In the newer Secure-PLT ABI, .plt holds the table of function addresses. .plt is like .got.plt for other architectures.

The linker synthesizes .glink, which is like .plt for other architectures. Unlike most architectures, .glink has a footer rather than a header. Each PLT entry is either b footer or a nop falling through to the footer. In ld.lld, we only use b footer for simplicity. See https://reviews.llvm.org/D75394 for PPC32GlinkSection in ld.lld.

For non-PIC code, a possibly preemptible branch uses the relocation type R_PPC_REL24.

If the call target is preemptible, the linker creates a non-PIC call stub and redirects the caller's branch instruction to the call stub. The non-PIC call stub will use absolute addressing to load .plt[n] into r11 (call-clobbered) and branch there. This behavior is different from most other architectures where the caller can branch directly to the PLT entry.

For PIC code, a branch to a possibly preemptible target uses R_PPC_PLTREL24 as the PLT-generating relocation type. The addend encodes r30 set up by the caller. Yes, this is unusual.

• For -fpic and -fpie, the addend is 0.
• For -fPIC and -fPIE, the addend is 0x8000. Linking this relocatable object file in -r mode may increase the addend.

When calling a function, if the target is preemptible, the linker creates a PIC call stub and redirects the caller's branch instruction to the call stub. GNU ld names small PIC call stubs as *.plt_pic32.* and large PIC call stubs as *.got2.plt_pic32.*. ld.lld follows the naming convention.

A call stub knows the value of r30 (GOT base) set up by the caller. The distance from .plt[n] to r30 is a constant. The call stub computes the address of .plt[n], loads the entry, and branches there.

While we have a working solution, if we revisit the scheme, we will find that setting up r30 is extremely expensive. A trivial tail call example (void foo() { bar(); }) needs numerous instructions:

### PPC64 ELFv2 PLT

.glink is like .plt for other architectures and has a header of 60 bytes. Each PLT entry consists of one instruction b .plt. The PLT header subtracts the address of the first PLT entry from r12 to compute the PLT index.

An unconditional branch instruction b/bl may produce a relocation of either R_PPC64_REL24 or R_PPC64_REL24_NOTOC. R_PPC64_REL24 indicates that the caller uses TOC. R_PPC64_REL24_NOTOC indicates that the caller does not use TOC or preserve r2.

A conditional branch instruction may produce a relocation of type R_PPC64_REL14.

All of R_PPC64_REL14, R_PPC64_REL24, and R_PPC64_REL24_NOTOC are PLT-generating relocation types. If a PLT entry is needed, the linker will create a traditional or PC-relative PLT call stub, and redirect the caller's branch instruction to the call stub. This behavior is different from most other architectures where the caller can branch directly to the PLT entry. The inefficiency comes from maintaining r2 and r12 for TOC.

There is no R_PPC64_REL14_NOTIC. R_PPC64_REL14 used by conditional branches is generally not used for function calls.

Below I will describe call stubs for TOC/NOTOC interop and for range extension in detail.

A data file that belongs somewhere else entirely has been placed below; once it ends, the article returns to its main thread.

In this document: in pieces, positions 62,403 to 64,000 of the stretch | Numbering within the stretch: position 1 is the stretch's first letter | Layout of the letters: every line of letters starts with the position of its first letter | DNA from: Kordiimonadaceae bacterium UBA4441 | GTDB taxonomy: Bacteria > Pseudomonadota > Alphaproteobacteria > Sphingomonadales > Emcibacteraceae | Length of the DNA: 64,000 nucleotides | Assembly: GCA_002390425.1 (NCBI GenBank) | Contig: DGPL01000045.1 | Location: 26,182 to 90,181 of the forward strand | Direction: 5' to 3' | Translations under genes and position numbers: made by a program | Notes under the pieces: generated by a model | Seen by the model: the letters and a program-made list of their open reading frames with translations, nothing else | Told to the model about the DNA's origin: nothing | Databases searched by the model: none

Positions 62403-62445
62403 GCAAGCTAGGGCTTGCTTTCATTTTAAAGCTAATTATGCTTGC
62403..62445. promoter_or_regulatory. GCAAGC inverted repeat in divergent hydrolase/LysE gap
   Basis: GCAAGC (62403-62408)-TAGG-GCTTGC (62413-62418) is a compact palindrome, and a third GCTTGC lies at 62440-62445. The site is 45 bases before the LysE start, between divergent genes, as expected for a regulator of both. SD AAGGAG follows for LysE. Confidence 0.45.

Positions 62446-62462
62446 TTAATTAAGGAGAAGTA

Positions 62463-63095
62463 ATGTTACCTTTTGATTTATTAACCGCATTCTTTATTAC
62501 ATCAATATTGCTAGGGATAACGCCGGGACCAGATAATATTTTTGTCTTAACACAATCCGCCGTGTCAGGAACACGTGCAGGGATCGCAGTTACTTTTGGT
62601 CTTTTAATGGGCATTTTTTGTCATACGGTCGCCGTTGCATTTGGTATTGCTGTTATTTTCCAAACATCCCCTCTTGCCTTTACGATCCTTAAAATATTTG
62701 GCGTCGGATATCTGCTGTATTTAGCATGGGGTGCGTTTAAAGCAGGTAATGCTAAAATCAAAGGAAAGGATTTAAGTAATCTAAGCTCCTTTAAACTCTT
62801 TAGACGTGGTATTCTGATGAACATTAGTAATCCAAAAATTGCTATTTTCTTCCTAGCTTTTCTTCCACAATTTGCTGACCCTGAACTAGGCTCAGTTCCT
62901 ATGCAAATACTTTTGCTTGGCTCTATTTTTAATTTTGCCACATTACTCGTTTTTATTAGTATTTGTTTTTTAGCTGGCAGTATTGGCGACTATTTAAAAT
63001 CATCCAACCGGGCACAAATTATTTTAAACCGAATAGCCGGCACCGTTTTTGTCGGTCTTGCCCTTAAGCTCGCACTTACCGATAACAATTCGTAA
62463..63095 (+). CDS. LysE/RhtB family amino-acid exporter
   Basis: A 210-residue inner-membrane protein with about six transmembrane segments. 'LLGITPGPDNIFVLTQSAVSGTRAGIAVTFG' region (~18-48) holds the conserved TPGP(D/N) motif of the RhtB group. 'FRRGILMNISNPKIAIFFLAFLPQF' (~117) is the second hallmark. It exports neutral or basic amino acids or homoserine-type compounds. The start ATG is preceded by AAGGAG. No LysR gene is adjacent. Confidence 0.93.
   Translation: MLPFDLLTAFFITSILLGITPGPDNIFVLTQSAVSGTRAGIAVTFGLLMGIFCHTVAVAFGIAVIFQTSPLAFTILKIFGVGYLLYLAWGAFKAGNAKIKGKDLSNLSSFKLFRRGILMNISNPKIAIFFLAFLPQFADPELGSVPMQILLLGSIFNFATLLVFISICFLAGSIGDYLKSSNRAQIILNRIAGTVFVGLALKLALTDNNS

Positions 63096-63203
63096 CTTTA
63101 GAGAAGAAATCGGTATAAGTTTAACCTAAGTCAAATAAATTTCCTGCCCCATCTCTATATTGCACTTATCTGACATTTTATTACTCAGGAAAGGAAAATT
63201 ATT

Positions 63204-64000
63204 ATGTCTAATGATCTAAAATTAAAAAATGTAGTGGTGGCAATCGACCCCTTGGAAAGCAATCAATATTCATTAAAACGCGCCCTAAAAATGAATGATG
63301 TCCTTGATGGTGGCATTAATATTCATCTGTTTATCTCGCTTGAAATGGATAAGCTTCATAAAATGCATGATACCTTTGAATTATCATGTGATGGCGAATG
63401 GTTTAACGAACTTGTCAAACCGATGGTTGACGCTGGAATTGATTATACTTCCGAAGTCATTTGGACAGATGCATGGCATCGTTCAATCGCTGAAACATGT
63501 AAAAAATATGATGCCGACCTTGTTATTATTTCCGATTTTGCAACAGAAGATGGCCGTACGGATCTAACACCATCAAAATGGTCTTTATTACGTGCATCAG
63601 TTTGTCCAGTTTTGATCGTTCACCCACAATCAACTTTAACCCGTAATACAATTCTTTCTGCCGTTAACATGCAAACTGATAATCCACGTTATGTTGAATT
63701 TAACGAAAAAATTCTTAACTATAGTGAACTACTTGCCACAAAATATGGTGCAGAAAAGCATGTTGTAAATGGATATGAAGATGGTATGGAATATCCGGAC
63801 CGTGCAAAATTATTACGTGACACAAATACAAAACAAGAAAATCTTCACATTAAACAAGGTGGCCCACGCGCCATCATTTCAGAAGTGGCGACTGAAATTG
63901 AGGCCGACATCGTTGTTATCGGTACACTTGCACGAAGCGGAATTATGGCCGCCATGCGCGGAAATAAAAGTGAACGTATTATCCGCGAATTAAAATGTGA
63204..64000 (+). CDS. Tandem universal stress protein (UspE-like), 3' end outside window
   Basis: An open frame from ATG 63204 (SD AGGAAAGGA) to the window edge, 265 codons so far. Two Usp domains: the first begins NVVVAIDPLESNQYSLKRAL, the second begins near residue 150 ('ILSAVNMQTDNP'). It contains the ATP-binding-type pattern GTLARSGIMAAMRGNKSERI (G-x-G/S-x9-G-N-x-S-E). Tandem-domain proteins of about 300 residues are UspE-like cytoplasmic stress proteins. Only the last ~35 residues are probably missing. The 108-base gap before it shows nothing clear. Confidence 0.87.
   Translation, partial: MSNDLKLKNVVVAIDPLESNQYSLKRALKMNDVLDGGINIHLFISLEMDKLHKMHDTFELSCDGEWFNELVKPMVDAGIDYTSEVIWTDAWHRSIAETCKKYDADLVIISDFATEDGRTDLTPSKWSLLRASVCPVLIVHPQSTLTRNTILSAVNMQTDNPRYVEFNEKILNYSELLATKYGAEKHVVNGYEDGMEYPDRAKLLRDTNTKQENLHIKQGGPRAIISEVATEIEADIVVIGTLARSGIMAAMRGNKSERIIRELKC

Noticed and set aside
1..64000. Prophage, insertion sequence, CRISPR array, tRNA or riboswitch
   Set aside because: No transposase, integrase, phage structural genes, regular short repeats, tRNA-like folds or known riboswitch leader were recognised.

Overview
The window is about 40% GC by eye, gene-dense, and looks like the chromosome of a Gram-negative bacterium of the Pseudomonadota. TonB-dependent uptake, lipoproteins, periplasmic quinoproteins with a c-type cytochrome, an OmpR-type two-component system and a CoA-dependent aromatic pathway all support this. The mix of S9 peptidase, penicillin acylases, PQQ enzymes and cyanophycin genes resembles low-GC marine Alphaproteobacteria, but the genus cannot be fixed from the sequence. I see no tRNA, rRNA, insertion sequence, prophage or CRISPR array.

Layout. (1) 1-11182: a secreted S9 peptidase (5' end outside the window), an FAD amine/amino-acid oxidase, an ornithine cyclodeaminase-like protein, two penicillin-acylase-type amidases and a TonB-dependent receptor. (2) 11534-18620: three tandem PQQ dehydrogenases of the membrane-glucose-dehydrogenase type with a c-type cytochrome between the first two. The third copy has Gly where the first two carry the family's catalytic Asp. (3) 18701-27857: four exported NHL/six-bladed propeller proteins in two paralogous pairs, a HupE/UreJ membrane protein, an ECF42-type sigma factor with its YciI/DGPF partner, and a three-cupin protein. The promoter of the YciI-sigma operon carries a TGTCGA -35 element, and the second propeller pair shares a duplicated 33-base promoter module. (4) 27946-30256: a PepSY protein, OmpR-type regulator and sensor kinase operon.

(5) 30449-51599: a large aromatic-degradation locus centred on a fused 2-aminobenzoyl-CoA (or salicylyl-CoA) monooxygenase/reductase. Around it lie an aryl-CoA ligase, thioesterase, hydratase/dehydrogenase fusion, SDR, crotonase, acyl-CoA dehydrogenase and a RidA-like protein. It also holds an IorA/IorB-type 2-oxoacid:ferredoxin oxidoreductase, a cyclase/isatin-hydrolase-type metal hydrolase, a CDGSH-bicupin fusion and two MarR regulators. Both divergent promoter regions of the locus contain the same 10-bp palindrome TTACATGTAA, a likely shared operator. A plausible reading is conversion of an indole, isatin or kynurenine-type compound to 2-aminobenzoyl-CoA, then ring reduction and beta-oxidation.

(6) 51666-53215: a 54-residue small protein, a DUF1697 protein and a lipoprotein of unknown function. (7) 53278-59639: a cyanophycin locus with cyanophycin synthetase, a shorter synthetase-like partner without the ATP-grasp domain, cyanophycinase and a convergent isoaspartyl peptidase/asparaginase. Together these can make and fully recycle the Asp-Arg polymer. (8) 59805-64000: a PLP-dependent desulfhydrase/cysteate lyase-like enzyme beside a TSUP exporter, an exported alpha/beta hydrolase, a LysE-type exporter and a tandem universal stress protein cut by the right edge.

Both PPC32 and PPC64 use a variant of TLS Variant I: the static TLS blocks are placed above the thread pointer. The thread pointer points to the end of the thread control block.

### Workaround for old IBM XL compilers

R_PPC64_TLSGD or R_PPC64_TLSLD is required to mark bl __tls_get_addr for General Dynamic/Local Dynamic code sequences.

However, there are two deviations from the above:

1. direct call to __tls_get_addr. This is essential to implement rtld in glibc/musl/FreeBSD.

This is only used in a -shared link, and thus not subject to the GD/LD to IE/LE relaxation issue below.

1. Missing R_PPC64_TLSGD/R_PPC64_TLSGD for compiler generated TLS references

According to Stefan Pintille, "In the early days of the transition from the ELFv1 ABI that is used for big endian PowerPC Linux distributions to the ELFv2 ABI that is used for little endian PowerPC Linux distributions, there was some ambiguity in the specification of the relocations for TLS. The GNU linker has implemented support for correct handling of calls to __tls_get_addr with a missing relocation. Unfortunately, we didn't notice that the IBM XL compiler did not handle TLS according to the updated ABI until we tried linking XL compiled libraries with LLD."

It is unfortunate but in short ld.lld needs to work around the old IBM XL compiler issue. Otherwise, if the object file is linked in -no-pie or -pie mode, the result will be incorrect because the 4 instructions are partially rewritten (the latter 2 are not changed).

## PPC64 ELFv2 TOC caller

A caller using TOC marks its function calls with relocation type R_PPC64_REL24.

The caller expects that r2 does not change while the callee may alter r2. To address the issue, the compiler and the linker collaborate to preserve r2.

For a call target which may resolve to a different translation unit (e.g. non-definition declaration, hidden visibility definition), the compiler inserts a NOP after the branch instruction. A call target guaranteed to resolve to the current translation unit (e.g. internal linkage) does not need a NOP since r2 will not change.